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Poolesville, by Brian D PDF Print E-mail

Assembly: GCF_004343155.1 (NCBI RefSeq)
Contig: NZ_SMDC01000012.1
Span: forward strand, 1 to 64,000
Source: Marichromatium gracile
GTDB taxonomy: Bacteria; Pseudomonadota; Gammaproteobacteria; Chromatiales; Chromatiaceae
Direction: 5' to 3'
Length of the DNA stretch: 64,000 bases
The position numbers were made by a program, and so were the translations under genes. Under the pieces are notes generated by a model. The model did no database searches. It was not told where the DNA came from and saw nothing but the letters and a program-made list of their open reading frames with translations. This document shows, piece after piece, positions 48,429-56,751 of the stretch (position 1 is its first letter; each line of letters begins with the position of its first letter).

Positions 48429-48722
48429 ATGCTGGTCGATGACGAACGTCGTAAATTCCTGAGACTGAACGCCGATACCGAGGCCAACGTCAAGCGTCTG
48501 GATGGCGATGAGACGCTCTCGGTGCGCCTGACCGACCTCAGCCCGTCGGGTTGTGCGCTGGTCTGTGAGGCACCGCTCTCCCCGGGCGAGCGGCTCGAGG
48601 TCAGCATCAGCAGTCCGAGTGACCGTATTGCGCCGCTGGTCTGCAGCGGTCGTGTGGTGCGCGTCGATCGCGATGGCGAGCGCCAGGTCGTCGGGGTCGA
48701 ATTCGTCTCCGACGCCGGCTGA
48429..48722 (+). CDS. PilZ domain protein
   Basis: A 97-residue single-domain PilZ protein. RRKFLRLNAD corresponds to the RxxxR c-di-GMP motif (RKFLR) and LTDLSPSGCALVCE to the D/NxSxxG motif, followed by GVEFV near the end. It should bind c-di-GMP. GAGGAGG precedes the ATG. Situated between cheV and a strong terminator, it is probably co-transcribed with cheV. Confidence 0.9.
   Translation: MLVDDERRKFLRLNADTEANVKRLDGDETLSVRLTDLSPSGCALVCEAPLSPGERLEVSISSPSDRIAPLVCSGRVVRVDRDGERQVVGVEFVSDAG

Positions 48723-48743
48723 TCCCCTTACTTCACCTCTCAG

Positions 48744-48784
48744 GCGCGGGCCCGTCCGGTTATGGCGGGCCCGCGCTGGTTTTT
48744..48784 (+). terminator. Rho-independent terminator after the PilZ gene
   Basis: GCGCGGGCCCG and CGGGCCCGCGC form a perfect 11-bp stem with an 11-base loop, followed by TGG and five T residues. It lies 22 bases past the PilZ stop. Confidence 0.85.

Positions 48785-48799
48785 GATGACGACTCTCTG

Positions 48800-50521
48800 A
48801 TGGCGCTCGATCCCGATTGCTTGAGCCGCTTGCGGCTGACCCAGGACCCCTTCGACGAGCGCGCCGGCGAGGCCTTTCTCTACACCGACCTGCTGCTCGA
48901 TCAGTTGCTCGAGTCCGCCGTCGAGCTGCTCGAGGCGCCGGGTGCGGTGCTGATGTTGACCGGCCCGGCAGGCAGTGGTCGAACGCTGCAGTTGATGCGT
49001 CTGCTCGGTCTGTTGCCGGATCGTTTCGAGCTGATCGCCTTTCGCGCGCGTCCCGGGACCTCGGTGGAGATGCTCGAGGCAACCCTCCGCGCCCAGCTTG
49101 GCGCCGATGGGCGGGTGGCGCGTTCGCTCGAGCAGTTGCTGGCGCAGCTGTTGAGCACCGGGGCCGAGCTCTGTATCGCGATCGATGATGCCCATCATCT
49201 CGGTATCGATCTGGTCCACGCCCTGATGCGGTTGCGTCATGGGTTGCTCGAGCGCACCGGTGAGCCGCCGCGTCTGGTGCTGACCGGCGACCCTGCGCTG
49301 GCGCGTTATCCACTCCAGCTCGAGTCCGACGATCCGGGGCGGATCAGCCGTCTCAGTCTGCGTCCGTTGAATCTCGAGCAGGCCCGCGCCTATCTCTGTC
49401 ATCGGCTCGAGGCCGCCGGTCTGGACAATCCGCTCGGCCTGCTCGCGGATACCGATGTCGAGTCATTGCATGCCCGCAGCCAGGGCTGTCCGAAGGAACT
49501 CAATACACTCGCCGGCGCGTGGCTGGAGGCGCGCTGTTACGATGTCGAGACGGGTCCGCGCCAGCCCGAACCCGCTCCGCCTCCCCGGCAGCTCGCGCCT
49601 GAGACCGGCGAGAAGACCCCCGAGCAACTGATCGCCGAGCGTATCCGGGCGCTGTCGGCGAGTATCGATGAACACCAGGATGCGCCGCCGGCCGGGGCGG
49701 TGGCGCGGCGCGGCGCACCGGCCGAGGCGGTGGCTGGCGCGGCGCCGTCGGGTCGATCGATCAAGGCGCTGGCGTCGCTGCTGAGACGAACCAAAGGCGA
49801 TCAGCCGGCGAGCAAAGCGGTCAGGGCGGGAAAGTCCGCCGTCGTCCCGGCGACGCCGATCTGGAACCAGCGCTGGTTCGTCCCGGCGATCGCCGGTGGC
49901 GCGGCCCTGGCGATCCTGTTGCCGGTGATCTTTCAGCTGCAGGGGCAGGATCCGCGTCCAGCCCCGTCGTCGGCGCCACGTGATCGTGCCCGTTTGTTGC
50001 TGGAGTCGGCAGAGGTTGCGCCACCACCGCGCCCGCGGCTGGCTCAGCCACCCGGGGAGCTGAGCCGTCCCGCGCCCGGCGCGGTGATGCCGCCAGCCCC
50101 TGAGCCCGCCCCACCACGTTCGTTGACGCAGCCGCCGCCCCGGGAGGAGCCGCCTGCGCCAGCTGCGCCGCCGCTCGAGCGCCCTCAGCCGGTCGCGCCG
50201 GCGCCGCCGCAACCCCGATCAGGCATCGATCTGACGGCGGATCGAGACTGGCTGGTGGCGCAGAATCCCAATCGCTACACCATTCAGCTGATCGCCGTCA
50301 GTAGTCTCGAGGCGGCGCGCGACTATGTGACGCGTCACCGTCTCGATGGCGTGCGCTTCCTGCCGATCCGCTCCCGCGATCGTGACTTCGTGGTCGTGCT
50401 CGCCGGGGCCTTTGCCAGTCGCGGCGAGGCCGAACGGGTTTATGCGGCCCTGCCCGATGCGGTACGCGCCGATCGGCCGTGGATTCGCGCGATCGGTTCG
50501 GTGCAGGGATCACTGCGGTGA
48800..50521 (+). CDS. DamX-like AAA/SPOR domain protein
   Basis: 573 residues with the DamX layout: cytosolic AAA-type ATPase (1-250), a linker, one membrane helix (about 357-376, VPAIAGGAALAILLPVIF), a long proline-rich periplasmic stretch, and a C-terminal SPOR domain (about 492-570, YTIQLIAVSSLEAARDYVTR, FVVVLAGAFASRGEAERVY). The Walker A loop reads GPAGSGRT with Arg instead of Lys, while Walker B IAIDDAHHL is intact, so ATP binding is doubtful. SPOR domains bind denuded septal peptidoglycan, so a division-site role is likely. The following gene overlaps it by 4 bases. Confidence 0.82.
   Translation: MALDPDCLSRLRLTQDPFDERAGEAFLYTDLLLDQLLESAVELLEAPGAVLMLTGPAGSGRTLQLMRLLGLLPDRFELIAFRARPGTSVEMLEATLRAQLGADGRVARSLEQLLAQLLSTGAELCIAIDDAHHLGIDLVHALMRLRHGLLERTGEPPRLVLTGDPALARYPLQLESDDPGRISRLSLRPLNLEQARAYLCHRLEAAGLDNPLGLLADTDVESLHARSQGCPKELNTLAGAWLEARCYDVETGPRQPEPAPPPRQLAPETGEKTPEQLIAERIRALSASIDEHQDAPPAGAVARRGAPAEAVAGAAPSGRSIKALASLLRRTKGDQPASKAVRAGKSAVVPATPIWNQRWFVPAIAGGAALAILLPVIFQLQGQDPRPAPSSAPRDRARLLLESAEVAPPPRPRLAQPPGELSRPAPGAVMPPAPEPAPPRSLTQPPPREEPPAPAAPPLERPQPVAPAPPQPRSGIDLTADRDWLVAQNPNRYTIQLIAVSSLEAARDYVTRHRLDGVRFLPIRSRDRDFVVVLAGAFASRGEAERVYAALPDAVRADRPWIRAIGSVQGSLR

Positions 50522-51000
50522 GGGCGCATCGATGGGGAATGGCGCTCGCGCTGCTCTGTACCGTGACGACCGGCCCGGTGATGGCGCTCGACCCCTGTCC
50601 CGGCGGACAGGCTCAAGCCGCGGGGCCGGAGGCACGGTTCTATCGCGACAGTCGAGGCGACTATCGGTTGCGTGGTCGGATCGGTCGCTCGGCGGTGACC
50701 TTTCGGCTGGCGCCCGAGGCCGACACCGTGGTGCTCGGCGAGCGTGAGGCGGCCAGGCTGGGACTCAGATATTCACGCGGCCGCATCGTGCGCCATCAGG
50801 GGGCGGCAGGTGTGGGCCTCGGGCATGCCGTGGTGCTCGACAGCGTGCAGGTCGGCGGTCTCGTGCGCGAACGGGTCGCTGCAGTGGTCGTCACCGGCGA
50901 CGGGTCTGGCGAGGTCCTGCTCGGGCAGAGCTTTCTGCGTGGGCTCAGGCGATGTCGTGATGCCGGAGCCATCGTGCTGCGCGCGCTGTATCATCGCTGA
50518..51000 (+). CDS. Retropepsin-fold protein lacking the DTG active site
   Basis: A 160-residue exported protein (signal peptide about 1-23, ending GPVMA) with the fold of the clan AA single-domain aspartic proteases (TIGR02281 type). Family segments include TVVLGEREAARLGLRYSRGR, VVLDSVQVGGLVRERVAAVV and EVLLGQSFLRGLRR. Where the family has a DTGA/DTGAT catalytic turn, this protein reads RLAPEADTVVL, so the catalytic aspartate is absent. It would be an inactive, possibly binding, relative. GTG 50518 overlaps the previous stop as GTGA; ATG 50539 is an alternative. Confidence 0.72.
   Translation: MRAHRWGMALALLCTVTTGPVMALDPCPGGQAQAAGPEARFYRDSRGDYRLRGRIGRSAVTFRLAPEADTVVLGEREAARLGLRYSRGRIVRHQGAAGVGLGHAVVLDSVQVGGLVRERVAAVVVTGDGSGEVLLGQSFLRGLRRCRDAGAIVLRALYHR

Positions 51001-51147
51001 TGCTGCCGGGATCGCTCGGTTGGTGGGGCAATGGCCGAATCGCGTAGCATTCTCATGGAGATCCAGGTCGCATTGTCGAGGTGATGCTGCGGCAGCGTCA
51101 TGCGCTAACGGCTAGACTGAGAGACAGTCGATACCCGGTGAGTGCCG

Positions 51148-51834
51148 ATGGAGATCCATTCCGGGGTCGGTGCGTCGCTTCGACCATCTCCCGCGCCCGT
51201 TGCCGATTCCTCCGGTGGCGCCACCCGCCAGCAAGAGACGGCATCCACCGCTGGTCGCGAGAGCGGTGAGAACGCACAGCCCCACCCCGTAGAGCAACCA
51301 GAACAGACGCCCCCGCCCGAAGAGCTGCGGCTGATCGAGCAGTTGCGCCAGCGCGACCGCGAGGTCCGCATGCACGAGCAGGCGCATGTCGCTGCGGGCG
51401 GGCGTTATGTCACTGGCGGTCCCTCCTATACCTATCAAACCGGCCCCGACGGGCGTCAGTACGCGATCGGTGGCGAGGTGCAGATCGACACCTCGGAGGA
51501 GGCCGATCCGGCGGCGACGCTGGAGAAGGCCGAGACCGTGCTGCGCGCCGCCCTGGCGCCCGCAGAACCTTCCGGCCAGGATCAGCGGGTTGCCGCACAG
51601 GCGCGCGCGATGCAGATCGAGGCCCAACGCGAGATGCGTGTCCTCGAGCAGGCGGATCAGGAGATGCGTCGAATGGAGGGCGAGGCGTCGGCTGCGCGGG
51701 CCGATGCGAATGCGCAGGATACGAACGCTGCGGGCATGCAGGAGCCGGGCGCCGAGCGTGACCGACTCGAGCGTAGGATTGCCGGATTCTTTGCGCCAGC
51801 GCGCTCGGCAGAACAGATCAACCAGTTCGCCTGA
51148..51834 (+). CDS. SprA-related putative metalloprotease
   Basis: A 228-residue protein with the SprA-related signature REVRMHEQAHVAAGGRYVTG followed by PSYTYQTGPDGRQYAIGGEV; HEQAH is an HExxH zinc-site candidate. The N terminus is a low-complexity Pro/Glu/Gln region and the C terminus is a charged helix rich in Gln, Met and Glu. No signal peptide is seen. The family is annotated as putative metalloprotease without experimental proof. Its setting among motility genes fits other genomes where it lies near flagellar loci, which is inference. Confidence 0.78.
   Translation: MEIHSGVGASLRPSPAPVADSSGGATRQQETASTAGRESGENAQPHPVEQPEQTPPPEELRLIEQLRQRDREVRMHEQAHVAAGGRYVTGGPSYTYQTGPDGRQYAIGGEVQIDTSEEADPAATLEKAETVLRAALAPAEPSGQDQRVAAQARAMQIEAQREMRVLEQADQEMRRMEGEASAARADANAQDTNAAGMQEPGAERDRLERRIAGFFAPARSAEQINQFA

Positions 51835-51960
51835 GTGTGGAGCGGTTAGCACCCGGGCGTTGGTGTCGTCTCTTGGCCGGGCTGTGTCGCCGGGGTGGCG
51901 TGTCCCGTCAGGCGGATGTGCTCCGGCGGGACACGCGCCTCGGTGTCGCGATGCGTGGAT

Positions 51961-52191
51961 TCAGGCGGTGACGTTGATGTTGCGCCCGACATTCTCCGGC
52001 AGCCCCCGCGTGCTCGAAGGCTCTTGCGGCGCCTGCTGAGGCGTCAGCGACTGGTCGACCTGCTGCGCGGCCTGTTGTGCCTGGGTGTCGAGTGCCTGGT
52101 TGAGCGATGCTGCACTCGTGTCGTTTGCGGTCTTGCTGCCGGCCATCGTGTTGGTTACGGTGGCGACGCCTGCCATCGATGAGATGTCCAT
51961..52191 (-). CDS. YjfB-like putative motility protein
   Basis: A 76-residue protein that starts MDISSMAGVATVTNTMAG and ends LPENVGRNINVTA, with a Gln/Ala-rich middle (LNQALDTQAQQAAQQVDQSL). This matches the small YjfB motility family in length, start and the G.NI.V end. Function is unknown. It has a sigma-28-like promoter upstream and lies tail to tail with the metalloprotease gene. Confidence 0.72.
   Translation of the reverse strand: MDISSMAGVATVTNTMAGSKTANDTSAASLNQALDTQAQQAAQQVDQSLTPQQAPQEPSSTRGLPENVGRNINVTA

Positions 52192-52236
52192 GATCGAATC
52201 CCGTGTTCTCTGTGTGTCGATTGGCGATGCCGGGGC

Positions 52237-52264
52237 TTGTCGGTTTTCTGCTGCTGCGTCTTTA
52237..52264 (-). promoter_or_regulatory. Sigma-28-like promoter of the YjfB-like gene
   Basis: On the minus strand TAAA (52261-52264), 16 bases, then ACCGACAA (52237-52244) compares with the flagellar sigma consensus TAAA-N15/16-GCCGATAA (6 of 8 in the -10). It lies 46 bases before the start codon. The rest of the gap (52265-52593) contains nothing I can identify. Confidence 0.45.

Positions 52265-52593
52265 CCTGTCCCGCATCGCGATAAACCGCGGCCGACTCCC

The Poolesville Road Race has become one of the most talked about races in this region because it is unique and hard.  The 1.1 mile dirt/gravel/potholed section of River Road is probably the most loved or hated section of any course.  I ended up with 3rd place so I'm right now in the camp of loving that section of road but I can certainly understand the frustration that it causes. AABC had 5 riders in this race but we all started off at the back which probably wasn't the best positioning if we wanted to jump into a breakaway or help set the pace.  The race started out as a 75-man group ride for the first lap and with a strictly enforced centerline rule, it quickly became clear that moving up was going to be a bit of a challenge.  The good news about the gravel section of River Road is that is does thin out the herd and that did give us the opportunity to move up towards the front.  The first lap on River Road probably knocked 10 riders out of the race and the loud pop of a tire just to my left was the first sign that finishing was always a question mark at least until we took four turns on this section of the course. My goal for the race was to be near the front to jump into any good looking breakaways or avoid large mishaps that can occur with 40 people in front of you.  A few of my teammates were able to get to the front more quickly and I could see Jeff G. taking a few turns on the front which helped my determination to get up there.  The second lap on River Road presented the best opportunity so I made a move to the right, jumped a crevice, barely avoided a small pond of rainwater runoff and soon was near the front. After the dirt section ended, I did finally make it up to Jeff and the others that had been enjoying the unobstructed view.  Since I had not worked all that hard on the first 15 miles, I decided to employ a strategy that Steve Riskus mentioned before the start of the race.  His advice was that the last steep hill up Club Hollow that makes a quick right and then a left would be a good time to attack.  I thought, what the hell, let's see what happens so I hit it up the hill a bit harder to see if pack would respond. After making the turn onto Westerly, I looked back and noticed that no one in the pack was chasing so I decided to see what I could do on my own.  I ended up with a solo break of nearly ten miles including a wide open stretch of River Road that was much better than breathing in the dust from others.  I called the motor referee up a few times to see how much time I was able to gain on the field and had 35 seconds at one point.  I noticed a small group of chasers coming right after the first steep pitch, was told by the ref that I had 16 seconds, so hit it hard again to see if I could stay away.   It became clear that I wasn't going to stay away from the 4 chasers so I sat up, changed water bottles, caught my breath and soft pedaled until they caught me.  I wanted to be rested so that I could stick with this group and hopefully make our larger break stay away.  The group was clearly motivated to stay away so we took turns on the front and had a pretty effective rotation going.  The pack started with me, one from Bike Rack, a Coppi and two NCVC but one NCVC couldn't stay on and he dropped off pretty quickly. The remaining laps were pretty uneventful with the only drama being that we couldn't get a "gap time" from the motor referee which is probably why we kept going pretty hard.  When we got within two miles of the finish, up the last steep hill (site of my original attack), the other guys stopped working in tandem and clearly wanted to suck wheels until the sprint finish.  I know that some people call this "strategy" but I was a bit worried that we still could get caught so I decided to keep pushing hard and hoped that I might shed one or two of these strategists. I didn't shed them, so we made it to the 200 meter mark, I kept going hard but the strategists showed their race smarts and two sprinted ahead of me and I claimed third place behind Bike Rack and Coppi.  I felt great about the result, realized that I could have reserved some energy for the sprint but really don't care because I know that my effort was enough to make the breakaway work.  Kudos also to Jeff, Riskus and Kenn Angelly who all finished strong.  Riskus apparently gave a clinic on subtle blocking and even sacrificed his body for the team. 
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